I have my running shoes on again, but Im finding it difficult to get started. I stand, soak in the sun and remember its other-worldly warmth from only days earlier.
The first ten or so steps are always the most difficult, but today, theyre even harder. I dance my way through the people on the sidewalk, attempting to be as graceful as I felt on the dance floors of Sicilian bars with my new-found friend Marc only nights ago but its not happening. My heart pumps faster, my breathing gets more rhythmic and the rhythm of my steps finally takes me back to awaking with the sun and running through the mountainous city of Taormina.
Running parallels life. One can choose long paths or short ones, back roads or city streets, quiet time to think or headphones to block out the world, to run alone or with someone else. Running in Sicily is life on a new plane, feeling free in a place so foreign.
Moments after sunrise, I ran down the steps from our hotel, through the tour-bus parking lot, past a gelataria, and down cobblestone streets where I was surprised to see people awake. A man on the right, examining fruit in the back of his tri-wheeled truck, looked up as I went by, forming the word, "Bellisima!" I laughed, flattered.
I passed shops full of clay Trinacrias, suns, and marionettes, occasionally slowing to admire the dark glass windows of the clothing shops whose goods I cant afford. I fit insoaring by in the early morning sun, face pink from exertion.
Anything ailing me back home seems suspended in Sicily. As I run, pictures of moments on this island rush through my mind the Valley of the Temples, the real-life Godfather movie sets, and the kind woman with her oranges and rose petals and freesia on Mt. Etna.
How does one box up sights and sounds to savor at a later date? Instead of olive oil soap, Marsala wine, perfume, or a glittering mini-Buddha made out of lava from Mt. Etna, what about the scenery, the sunsets, the feelings?
I have, for example, far more than just a photograph of Juliano, the friendly subject of my first photo shoot after we arrived at our hotel, Le Sabbie dOro. When I saw him the second time on our first night in Cefalu, Sicily no longer felt so foreign. Realizing I didnt know his name but wanted to ask, I practiced the phrase in Italian until I felt confident enough to try. Like a foal attempting to stand after birth, I fumbled for the words, but he understood, smiled and said, "Juliano." When he simply pointed to me inquisitively, I smiled and responded, "Alicia." We tried a discussion in sign language. He took my hands in his and said what I took to mean, "It was nice to meet you," followed by a kiss on each of my cheeks. Id made my first Sicilian friend and felt Sicily becoming more like home.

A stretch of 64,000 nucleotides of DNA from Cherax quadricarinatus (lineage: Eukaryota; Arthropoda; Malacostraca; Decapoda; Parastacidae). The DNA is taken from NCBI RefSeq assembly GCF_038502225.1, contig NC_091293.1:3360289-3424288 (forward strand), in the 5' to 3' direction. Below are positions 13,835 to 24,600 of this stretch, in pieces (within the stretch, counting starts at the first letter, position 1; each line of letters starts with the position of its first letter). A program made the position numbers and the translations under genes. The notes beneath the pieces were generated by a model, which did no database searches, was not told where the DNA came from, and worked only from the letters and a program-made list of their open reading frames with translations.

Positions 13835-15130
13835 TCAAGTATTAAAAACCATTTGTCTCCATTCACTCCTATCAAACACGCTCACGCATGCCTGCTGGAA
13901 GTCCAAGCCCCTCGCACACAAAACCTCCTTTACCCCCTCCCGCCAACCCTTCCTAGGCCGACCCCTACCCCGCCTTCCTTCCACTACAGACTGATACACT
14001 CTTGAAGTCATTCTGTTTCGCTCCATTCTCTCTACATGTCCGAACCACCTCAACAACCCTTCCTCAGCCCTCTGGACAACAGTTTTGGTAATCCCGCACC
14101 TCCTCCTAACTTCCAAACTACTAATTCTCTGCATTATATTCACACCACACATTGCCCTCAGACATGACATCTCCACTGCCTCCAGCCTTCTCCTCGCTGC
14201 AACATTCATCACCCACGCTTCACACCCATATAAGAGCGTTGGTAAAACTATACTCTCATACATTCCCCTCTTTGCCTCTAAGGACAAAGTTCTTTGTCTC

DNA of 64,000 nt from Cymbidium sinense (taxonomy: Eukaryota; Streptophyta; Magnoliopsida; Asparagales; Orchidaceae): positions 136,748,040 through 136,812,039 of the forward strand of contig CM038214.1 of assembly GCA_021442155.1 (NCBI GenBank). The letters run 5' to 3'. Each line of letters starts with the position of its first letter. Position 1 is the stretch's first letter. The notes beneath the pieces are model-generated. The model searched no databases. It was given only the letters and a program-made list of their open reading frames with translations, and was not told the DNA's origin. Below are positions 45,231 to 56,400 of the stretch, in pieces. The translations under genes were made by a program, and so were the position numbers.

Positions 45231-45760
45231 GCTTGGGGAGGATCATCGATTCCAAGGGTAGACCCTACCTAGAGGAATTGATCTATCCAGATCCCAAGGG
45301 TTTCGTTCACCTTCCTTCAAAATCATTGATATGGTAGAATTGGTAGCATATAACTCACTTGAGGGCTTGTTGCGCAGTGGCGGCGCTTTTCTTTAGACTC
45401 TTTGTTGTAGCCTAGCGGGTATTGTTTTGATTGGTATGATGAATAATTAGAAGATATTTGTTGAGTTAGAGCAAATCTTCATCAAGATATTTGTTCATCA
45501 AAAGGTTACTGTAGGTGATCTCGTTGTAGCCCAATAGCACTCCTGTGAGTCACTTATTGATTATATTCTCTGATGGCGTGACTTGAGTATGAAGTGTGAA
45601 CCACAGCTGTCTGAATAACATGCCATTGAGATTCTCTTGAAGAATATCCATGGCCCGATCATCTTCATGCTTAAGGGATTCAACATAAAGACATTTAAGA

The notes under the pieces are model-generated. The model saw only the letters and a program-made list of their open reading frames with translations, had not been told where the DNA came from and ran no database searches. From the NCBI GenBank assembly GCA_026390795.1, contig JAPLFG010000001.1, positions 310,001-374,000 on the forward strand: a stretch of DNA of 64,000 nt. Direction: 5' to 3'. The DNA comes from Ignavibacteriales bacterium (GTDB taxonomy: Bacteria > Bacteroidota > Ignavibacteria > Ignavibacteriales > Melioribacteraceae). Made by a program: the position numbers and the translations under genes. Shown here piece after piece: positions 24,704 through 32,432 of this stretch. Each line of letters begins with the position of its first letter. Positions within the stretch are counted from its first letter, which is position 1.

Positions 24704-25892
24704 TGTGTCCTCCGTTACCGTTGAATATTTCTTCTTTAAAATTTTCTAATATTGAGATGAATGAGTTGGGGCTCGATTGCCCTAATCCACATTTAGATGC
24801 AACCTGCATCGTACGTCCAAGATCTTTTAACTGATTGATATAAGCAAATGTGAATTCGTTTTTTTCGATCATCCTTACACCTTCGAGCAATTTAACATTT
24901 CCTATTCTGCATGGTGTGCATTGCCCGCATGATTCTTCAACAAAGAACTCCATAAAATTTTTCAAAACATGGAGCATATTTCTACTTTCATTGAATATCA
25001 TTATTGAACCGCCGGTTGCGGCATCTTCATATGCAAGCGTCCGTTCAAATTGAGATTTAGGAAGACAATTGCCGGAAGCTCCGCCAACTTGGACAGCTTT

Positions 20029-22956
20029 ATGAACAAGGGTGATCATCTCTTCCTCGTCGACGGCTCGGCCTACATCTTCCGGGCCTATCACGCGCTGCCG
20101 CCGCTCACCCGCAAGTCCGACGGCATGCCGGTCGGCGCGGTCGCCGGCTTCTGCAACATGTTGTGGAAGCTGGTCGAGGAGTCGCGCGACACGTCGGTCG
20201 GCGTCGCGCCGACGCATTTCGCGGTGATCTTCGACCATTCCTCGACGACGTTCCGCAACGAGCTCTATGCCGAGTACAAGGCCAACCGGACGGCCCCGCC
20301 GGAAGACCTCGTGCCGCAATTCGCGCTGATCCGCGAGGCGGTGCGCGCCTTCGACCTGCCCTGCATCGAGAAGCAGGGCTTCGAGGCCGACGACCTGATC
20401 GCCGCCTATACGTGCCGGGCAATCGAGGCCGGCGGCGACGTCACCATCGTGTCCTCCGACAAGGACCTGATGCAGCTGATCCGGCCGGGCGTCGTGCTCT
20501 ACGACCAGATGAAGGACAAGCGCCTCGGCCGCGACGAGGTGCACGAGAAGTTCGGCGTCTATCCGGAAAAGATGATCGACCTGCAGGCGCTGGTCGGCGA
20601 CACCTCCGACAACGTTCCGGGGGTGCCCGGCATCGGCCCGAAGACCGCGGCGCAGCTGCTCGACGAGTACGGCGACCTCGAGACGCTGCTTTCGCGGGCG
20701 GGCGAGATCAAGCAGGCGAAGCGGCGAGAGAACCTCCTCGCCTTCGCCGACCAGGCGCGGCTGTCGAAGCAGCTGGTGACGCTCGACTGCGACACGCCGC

The next morning we toured Cefalus cobbled streets, tabbachis, farmacias, and gelaterias. Laundry dangled from balconies as bright and inviting as rows of cotton candy on the ceiling of a snack cart at the state fair. Later that day, the fishing village of Porticello felt like Cape Cod as murky water scented crowds of Sicilians around a fisherman selling octopus and shrimp.
A few days later, a fuzzy pinky-peach sunset covered the mountains at the Greek ruins at Segesta. Walking quickly uphill to work off the canollis Id eaten earlier that day, I reached the ruins in time to feel the warmth of blood-orange pillars against mountains.
Immersed in Sicily, experiencing moment after amazing moment with my newest and now closest friends, all I could think how much I wanted to save these times as easily as the bits of green Mediterranean sea glass Id gathered.
Though some time has passed now, Ive still not fully sorted through my thoughts about the journey. And though I try to write about it, Im frustrated that I cant give the experience its due.
I keep going back to a new culture, people, food, amazing photographs, and journals filled with bits of eachand to finding me. Id stepped off the plane in Palermo in detective mode, convinced that the trip would culminate in America with a newer, more fully informed, more complete self.
Instead, as the bus from JFK back to UMass, I leaned against the pillow propped up between Marc and me, closed my eyes and sighed, as emotionally exhausted as I was sleepy.
Running in Sicilylearning some new richness in lifechanged the way I see. Just as the fundamental elements of the run remained the same, our trip changed none of my personal foundations. But how I see myself and the world around me are now forever filtered through a Sicily-tinted lens.